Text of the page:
Chinese telecoms giant Huawei Technologies has won security clearance to manufacture telecoms equipment in India, paving the way for it to become the first major Chinese brand to supply locally made products for one of the world’s biggest markets for mobile phones.
The green light from the Ministry of Home Affairs, confirmed by an official on Wednesday, comes 19 months after Huawei first applied for a manufacturing licence, amid wrangling over national security concerns. It also marks a significant boost for Prime Minister Narendra Modi’s ‘Make in India’ campaign.
“India is an important overseas market for Huawei,” Allen Wang, president of Huawei’s consumer business group in India, told Reuters on Wednesday. “We aim to become a top three brand in India within three years.”
A spokesman for Huawei in India said separately the firm had not received official communication from the government, and declined to comment further.
Huawei’s clearance to manufacture telecoms gear comes as a number of China’s largest phone makers, including Huawei itself, have indicated they are keen to supply locally made products to India’s fast-growing mobile market, which has more than 975 million mobile phone subscriptions.
Close to 150 million subscribers use Internet-friendly smartphones, a number that’s forecast to grow about 26 percent annually until 2019, according to a recent HSBC report.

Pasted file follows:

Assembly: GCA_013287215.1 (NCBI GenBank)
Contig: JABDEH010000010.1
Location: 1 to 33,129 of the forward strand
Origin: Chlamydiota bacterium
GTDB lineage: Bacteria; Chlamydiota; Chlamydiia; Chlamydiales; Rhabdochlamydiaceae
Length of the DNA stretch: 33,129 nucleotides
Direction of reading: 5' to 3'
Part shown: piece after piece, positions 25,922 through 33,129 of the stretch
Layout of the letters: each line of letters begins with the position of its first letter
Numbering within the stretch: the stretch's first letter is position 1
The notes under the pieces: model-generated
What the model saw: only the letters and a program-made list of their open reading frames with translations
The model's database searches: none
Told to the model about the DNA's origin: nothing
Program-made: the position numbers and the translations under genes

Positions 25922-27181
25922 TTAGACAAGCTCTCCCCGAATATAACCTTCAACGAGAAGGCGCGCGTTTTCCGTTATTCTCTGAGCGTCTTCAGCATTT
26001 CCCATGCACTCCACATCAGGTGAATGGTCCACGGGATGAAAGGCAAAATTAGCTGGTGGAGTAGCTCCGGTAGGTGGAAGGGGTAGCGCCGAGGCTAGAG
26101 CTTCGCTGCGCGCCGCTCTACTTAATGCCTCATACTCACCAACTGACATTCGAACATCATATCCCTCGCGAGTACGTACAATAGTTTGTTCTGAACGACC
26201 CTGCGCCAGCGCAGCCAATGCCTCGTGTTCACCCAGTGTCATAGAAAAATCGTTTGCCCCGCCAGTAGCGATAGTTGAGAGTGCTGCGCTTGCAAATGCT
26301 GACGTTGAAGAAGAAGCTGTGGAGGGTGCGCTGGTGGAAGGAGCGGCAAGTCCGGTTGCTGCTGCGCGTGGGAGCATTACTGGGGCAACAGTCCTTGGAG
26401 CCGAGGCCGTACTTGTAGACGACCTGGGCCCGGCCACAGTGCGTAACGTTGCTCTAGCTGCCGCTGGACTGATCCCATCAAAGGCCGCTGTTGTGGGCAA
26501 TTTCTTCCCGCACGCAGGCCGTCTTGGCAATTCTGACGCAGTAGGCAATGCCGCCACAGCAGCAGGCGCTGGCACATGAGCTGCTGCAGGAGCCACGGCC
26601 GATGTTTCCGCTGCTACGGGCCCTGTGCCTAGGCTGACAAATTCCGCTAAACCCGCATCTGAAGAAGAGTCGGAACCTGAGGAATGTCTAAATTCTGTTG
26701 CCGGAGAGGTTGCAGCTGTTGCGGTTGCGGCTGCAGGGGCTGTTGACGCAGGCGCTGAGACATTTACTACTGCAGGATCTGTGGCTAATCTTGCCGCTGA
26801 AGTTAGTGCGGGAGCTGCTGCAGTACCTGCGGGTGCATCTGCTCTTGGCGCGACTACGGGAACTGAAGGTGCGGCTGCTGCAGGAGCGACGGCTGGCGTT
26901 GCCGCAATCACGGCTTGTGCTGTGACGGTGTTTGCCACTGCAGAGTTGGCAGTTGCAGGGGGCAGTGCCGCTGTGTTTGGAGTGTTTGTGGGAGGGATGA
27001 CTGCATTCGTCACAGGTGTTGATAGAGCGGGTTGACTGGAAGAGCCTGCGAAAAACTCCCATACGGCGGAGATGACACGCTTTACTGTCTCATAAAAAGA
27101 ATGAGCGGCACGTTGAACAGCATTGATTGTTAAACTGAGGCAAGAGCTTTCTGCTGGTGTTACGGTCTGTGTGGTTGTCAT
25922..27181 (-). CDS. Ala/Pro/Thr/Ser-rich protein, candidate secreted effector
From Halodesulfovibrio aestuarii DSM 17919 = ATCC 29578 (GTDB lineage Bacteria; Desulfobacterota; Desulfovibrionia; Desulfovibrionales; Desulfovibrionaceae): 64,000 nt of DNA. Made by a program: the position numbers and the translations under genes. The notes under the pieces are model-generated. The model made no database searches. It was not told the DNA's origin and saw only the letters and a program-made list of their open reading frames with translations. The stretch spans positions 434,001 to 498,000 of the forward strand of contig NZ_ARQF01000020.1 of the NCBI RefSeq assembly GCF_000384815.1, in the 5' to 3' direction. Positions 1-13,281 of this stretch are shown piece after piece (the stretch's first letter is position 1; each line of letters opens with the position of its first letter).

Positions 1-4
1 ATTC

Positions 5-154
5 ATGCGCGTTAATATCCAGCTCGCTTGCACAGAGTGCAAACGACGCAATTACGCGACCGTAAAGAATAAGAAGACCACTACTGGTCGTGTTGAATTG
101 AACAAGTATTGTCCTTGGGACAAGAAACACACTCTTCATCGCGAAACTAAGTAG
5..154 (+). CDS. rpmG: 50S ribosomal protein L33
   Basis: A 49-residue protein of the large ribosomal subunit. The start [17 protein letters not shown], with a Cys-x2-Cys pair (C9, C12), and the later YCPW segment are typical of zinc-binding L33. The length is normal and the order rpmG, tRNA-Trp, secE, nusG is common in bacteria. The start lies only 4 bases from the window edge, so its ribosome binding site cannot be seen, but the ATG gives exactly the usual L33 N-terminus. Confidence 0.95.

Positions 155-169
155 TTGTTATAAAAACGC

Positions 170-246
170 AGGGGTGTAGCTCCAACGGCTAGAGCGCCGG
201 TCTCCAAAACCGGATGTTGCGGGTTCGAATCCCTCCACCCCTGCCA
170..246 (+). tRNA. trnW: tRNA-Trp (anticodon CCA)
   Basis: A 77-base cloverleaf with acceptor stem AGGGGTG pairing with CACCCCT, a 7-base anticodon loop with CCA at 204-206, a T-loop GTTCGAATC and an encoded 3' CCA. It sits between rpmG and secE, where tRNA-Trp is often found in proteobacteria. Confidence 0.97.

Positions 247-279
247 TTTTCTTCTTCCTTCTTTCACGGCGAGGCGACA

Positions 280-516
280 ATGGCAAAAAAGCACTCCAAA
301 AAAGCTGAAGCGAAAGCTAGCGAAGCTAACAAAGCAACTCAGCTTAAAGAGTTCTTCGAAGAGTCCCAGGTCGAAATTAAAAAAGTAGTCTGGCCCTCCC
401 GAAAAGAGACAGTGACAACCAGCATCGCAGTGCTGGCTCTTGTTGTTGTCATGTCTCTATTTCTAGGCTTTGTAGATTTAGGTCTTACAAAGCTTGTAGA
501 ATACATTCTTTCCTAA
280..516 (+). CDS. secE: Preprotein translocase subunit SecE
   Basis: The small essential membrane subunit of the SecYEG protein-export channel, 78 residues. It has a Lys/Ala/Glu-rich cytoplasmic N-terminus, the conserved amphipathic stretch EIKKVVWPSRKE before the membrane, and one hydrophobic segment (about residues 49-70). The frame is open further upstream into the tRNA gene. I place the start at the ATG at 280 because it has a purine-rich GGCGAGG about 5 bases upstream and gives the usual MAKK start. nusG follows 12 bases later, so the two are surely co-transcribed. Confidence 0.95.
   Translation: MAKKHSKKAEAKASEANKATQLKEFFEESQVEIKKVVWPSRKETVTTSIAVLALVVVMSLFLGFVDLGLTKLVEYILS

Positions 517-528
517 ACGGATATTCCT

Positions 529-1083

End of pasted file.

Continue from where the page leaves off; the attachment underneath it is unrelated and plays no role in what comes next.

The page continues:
Pending final approvals, Huawei would become the first big-name Chinese phone maker to manufacture hardware in India’s growing market to helping compensate for slowing growth at home. Xiaomi Inc, China’s leading smartphone maker, earlier this month reported a sequential drop in half-year sales.
Huawei already has research and development operations in India, and manufactures for export in the southern state of Tamil Nadu. Setting up local research and production centres is seen as key to helping Chinese firms offer top-end features at even lower cost to India’s price-sensitive consumers.
The green light for Huawei comes two months after Prime Minister Modi visited China in an effort to promote stronger business ties. China’s ambassador to India told Reuters earlier this year that tough security reviews and visa restrictions were slowing investment, despite Modi’s promise to roll out the red carpet to foreign business.
India has been a testing ground for Chinese firms like Lenovo Group Ltd and others, trying out new products and strategies. Chinese producers are beginning to win market share from better-known rivals such as South Korea’s Samsung Electronics Co and homegrown supplier Micromax.
Foxconn, the Taiwanese tech group that assembles the Apple Inc iPhone in China, is also looking to open 10-12 plants in India by 2020 and is in talks to manufacture the iPhone in the country.